The Wall Street Journal (WSJ) just released their annual report of the best and worst U.S. airlines of 2023. Many, myself included, found the results surprising. But like most best and worst reports, they’re somewhat arbitrary. RELATED: The 10 Worst Airports in the U.S. for Connecting Flights

According to the WSJ, they ranked “nine major U.S. airlines on seven equally weighted operations metrics: on-time arrivals, flight cancellations, extreme delays, baggage handling, tarmac delays, involuntary bumping and complaints.” Note: Hawaiian Airlines was excluded “given its regional niche.”

9. JetBlue Airways
Coming in last was JetBlue. WSJ says they “finished last in four categories: on-time arrivals, canceled flights, delays longer than 45 minutes and tarmac delays.” JetBlue of course, blames its problems on “New York City airspace challenges, including weather disruptions and air-traffic control issues.” But I think everyone knows there’s more to it than that.

8. Frontier Airlines
The Denver-based budget airline came in second to last. According to the report, “Travelers had the most gripes with Frontier, which averaged 38.5 complaints per 100,000 passengers—four times the average rate across the nine carriers surveyed.” Nearly one-third of Frontier complaints related to flight problems, while 18.4% dealt with refunds. This should be no surprise since Frontier is known for having super low fares but ridiculously high ancillary fees including a $99 fee for carry-on baggage. Their questionable sales tactics was the inspiration for this story: Don’t Fly Frontier Airlines Unless You Know This

7. Spirit Airlines
As you might have guessed, Spirit Airlines, which has similar sales techniques to Frontier, came in seventh.

6. United Airlines
United Airlines came in second, which is two spots lower then last year’s report. It ranked eighth in cancellations and in baggage handling.

5. American Airlines
American Airlines ranked fifth and there wasn’t any explanation but I can totally see it since I fly them often. American is a good airline but they’re not great.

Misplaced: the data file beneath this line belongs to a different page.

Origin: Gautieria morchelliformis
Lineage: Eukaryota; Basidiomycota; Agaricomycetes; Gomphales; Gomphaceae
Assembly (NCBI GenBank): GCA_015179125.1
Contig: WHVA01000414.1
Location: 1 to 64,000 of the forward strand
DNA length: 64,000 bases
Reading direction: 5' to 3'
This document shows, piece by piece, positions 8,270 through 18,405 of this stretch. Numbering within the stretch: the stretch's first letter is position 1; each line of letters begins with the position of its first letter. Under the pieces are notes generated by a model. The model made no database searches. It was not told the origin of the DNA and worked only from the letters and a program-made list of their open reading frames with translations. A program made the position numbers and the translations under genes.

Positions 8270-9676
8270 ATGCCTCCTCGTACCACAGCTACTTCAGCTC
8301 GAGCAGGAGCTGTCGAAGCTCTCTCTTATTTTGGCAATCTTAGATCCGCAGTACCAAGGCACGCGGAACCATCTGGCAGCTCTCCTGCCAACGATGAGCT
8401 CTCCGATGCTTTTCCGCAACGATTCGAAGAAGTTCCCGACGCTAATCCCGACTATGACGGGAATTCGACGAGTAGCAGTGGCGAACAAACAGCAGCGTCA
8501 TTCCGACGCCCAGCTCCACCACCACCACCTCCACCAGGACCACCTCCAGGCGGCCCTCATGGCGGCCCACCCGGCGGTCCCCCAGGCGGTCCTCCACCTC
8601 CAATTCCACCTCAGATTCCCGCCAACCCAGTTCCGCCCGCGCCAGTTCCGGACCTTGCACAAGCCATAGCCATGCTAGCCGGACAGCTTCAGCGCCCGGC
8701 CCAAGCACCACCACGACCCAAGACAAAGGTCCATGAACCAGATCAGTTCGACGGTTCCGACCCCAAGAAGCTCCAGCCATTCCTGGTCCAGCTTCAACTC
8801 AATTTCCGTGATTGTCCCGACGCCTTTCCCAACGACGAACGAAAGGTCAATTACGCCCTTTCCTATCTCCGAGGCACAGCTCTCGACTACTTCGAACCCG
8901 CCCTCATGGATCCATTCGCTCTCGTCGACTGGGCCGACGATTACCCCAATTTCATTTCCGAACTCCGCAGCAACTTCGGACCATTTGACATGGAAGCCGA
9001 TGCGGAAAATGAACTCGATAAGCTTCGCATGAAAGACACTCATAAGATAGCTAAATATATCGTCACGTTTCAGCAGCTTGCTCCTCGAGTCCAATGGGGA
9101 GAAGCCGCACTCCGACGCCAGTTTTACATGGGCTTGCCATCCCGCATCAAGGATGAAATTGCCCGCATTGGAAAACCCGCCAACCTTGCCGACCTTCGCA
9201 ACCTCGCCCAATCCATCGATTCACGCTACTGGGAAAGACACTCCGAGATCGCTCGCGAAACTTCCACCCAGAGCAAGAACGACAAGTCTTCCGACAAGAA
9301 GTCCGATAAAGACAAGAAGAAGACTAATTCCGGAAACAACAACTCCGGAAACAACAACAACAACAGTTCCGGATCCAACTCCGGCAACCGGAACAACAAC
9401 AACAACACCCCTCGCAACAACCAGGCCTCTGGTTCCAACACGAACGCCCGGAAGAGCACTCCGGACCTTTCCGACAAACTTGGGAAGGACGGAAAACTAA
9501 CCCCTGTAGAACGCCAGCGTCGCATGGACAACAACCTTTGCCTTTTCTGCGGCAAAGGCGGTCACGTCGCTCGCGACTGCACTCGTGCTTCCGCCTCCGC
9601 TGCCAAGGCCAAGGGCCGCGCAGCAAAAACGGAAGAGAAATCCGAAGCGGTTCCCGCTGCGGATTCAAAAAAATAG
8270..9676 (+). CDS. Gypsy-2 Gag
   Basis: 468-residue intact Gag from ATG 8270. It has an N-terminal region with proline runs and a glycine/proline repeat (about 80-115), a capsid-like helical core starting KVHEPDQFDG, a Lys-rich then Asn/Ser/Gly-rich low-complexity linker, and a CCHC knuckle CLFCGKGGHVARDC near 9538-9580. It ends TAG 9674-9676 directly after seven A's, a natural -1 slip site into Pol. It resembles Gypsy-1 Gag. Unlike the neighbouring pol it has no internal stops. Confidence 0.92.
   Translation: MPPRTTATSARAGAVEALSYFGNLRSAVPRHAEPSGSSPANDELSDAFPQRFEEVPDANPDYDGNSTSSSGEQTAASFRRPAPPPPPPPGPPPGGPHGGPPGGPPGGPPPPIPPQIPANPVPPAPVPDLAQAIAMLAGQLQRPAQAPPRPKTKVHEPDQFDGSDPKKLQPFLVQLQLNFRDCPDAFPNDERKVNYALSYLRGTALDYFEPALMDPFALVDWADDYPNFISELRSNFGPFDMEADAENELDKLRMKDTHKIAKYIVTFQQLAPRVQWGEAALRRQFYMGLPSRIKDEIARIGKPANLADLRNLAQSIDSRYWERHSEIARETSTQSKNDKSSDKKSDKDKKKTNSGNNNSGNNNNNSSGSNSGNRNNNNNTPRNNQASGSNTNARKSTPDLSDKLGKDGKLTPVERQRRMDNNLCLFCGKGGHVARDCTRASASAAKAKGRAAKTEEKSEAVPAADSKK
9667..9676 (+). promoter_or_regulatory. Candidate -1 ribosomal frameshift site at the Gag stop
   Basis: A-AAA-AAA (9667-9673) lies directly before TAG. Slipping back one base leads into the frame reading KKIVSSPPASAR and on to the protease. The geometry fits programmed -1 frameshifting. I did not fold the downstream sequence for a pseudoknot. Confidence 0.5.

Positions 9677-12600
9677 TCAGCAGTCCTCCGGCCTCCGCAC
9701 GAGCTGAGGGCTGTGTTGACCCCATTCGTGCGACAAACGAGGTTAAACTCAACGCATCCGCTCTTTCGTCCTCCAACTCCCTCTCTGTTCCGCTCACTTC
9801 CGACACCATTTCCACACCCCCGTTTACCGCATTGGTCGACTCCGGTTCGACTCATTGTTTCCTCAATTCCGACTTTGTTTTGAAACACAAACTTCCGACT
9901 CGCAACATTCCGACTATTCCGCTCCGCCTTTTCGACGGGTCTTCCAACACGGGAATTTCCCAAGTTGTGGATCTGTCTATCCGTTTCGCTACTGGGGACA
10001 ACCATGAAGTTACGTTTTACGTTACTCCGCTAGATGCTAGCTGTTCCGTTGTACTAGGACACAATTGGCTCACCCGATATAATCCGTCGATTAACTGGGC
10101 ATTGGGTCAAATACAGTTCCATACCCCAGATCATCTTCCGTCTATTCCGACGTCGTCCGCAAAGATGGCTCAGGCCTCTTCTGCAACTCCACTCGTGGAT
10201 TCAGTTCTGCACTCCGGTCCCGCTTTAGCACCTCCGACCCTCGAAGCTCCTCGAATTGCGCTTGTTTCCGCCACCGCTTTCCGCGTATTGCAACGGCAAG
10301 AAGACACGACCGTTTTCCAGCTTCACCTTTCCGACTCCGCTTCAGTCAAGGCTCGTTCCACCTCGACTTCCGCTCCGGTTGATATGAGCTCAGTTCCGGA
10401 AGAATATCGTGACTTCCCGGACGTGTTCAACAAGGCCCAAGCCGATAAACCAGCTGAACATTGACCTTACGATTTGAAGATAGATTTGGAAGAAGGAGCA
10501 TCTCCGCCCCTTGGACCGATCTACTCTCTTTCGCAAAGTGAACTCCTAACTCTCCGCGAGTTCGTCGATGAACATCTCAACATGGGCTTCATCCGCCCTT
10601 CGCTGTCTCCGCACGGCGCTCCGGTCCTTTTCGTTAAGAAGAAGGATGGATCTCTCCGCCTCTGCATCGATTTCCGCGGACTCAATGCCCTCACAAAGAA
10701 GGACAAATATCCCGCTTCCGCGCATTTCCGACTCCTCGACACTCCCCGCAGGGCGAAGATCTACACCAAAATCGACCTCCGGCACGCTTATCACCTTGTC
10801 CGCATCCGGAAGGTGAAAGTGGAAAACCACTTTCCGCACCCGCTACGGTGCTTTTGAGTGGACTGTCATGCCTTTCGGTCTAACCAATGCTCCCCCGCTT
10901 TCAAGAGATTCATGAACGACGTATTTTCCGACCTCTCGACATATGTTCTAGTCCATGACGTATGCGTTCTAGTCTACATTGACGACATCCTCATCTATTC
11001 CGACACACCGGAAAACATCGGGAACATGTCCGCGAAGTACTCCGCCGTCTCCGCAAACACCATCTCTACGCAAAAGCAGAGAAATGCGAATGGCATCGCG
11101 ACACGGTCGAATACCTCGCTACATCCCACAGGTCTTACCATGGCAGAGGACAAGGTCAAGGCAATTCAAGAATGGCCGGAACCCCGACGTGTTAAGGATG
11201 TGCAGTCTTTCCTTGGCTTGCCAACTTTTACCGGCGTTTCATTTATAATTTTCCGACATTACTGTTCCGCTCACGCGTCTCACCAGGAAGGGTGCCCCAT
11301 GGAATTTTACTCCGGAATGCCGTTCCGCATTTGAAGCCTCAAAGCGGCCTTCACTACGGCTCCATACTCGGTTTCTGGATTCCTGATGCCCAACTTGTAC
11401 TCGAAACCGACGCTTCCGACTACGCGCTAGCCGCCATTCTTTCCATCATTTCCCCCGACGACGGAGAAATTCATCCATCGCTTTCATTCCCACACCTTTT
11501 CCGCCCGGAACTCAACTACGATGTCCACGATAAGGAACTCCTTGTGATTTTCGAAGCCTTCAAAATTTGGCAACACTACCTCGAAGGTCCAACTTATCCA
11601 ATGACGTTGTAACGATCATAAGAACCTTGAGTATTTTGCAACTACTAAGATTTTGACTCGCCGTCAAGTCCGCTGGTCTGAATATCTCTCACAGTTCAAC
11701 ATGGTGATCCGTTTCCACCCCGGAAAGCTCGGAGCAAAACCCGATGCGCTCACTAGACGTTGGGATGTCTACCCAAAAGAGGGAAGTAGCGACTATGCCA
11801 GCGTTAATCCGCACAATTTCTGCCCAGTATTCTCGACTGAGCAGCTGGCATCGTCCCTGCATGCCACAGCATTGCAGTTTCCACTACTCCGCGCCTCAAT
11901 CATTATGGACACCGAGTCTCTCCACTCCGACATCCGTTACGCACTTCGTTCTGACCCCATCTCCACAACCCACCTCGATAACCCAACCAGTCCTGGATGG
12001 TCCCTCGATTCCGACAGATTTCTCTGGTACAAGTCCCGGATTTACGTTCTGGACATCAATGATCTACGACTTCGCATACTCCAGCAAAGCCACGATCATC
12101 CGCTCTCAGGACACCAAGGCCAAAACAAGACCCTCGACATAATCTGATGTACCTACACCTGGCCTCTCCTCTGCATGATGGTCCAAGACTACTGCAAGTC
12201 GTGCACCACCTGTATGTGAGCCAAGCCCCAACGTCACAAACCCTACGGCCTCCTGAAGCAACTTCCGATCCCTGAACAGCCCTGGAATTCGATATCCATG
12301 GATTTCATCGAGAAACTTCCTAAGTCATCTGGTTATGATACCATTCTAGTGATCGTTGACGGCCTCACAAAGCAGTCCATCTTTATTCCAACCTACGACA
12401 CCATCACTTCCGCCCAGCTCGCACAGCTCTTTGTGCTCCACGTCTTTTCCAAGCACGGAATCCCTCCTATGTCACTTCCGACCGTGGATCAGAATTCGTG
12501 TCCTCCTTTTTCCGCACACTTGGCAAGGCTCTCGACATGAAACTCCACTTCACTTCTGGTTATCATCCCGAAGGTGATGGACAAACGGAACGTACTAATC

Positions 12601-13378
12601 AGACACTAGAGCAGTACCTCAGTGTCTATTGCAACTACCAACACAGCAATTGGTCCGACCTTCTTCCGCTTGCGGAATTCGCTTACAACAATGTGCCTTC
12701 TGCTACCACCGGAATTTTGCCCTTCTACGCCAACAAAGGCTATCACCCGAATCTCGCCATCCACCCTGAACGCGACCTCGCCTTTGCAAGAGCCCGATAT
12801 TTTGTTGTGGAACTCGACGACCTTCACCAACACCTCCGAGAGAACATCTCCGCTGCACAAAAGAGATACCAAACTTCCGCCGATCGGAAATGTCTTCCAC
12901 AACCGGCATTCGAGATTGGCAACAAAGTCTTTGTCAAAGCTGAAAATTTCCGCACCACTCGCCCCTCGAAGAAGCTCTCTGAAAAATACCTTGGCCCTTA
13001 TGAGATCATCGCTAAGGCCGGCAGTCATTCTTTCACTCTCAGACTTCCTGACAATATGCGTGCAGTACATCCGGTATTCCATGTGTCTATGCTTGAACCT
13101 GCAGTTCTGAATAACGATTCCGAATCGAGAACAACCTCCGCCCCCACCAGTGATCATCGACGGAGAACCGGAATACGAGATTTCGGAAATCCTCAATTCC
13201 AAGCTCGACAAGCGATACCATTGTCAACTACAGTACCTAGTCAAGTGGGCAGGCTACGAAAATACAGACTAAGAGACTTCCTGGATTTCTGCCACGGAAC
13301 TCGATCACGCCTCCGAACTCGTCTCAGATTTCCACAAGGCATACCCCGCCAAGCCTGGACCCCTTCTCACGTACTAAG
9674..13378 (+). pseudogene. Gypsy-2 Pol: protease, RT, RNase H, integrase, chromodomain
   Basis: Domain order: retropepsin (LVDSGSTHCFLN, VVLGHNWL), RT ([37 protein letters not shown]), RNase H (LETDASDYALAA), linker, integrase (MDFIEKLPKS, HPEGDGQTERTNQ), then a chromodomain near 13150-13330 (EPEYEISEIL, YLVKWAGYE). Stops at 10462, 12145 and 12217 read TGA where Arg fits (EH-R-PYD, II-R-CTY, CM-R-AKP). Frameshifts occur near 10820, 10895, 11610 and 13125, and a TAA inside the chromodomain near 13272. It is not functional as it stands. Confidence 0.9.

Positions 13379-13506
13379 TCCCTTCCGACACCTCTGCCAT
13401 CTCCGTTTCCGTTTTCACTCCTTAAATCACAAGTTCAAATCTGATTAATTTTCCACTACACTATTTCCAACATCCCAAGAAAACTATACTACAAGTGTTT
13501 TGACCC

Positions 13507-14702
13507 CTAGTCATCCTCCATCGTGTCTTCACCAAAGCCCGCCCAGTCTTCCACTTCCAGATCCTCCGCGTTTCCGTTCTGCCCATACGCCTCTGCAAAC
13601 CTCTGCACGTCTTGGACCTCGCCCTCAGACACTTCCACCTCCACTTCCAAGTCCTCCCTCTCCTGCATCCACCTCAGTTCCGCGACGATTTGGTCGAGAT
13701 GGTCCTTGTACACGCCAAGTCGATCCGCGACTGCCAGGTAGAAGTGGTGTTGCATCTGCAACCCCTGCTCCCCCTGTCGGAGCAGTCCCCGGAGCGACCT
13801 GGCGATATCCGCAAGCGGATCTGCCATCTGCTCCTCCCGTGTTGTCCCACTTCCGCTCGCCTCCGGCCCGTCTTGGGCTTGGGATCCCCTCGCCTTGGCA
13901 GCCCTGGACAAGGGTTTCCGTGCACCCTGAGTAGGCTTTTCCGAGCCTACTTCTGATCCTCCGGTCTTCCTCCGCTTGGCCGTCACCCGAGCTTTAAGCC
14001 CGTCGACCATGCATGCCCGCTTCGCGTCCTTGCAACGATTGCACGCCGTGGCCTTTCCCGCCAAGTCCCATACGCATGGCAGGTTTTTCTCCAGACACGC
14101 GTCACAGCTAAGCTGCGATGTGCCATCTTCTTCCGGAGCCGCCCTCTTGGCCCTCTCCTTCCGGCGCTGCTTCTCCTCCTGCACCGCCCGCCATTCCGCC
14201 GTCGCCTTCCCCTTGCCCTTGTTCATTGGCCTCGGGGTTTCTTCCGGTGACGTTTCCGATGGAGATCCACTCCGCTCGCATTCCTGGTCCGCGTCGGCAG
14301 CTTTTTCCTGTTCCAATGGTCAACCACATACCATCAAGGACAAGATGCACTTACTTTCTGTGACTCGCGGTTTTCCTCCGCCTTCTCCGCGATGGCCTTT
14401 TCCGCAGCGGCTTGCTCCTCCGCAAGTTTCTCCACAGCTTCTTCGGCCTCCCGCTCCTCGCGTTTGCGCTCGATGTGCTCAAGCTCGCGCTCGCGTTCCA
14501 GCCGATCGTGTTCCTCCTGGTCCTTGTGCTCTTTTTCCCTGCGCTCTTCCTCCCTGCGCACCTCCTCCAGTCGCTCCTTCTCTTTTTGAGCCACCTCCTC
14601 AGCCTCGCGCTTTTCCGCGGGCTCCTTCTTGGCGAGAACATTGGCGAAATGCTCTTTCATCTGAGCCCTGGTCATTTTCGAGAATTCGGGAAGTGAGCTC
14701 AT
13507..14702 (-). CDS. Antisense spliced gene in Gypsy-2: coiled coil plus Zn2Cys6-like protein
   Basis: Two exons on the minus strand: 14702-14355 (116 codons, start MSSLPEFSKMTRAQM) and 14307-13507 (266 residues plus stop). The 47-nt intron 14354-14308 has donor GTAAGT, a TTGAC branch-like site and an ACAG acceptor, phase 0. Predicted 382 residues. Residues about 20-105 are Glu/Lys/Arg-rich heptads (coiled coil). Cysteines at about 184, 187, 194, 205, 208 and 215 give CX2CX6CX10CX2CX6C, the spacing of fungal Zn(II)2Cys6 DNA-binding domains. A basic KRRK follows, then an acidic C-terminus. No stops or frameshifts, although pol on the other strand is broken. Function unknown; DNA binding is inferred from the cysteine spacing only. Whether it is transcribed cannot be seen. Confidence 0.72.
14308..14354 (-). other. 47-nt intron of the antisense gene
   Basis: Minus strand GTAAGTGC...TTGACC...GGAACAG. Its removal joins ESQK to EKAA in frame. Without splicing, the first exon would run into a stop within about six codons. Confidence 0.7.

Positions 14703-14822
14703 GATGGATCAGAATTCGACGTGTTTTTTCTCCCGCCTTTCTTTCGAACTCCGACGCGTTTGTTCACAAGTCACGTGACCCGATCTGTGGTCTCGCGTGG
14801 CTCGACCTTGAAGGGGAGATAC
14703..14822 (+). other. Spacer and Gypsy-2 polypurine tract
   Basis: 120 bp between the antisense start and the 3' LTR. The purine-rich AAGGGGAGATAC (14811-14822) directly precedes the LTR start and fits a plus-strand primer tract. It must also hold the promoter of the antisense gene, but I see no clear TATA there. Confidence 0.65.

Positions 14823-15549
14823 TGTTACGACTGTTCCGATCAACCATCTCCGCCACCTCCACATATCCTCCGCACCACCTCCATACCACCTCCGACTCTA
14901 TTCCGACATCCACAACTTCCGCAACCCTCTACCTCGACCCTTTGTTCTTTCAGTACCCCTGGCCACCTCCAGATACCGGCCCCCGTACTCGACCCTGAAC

4. Southwest Airlines
Southwest Airlines came in fourth, which is a little surprising especially after their epic meltdown at the end of 2022 and beginning of 2023. But they must have recovered just in time for this high ranking.

3. Allegiant Air
Coming in at number three is budget carrier Allegiant Air, which was the biggest surprise to me. According to the WSJ, “Allegiant also scored high marks by not involuntarily bumping a single passenger from its flights and by ensuring its flights took off. The airline canceled more than 4% of its flights in 2022, bringing that rate below 1% in 2023. Although it climbed in five rankings categories and stayed in the same spot in two others compared with 2022, the airline ranked sixth in on-time arrivals and delays longer than 45 minutes.”

2. Alaska Airlines
Alaska Airlines came in second for the second year in a row. Alaska finished with the lowest cancellation rate, at under 1%. According to the WSJ, “Alaska could have tied or overtaken Delta had it been better at baggage handling, where it ranked seventh.”

1. Delta Air Lines
That’s right, Delta Air Lines is back at the top. It is Delta’s sixth win in the past seven years in the Wall Street Journal’s 16th annual airline scorecard. The Atlanta based airline is known as being the best run airline in the U.S.

A funny thread on Reddit (embedded below) titled, “Thoughts on The WSJ’s domestics airlines travel rankings?” had over 275 comments. The top comments I totally agree with:

“Allegiant is 3?????” ~ syxbit

“Spirit ahead of JetBlue is a real head scratcher for me.” ~ Decillionaire

“Honestly, Alaska blows the doors off vs. their competition.” ~ Podtastix

Thoughts on The WSJ’s domestics airlines travel rankings?
byu/Dave_FIRE_at_45 indelta

If you want to read the full article from the Wall Street Journal, here’s the link. However, if you don’t have a subscription, you can also read the story on MSN.


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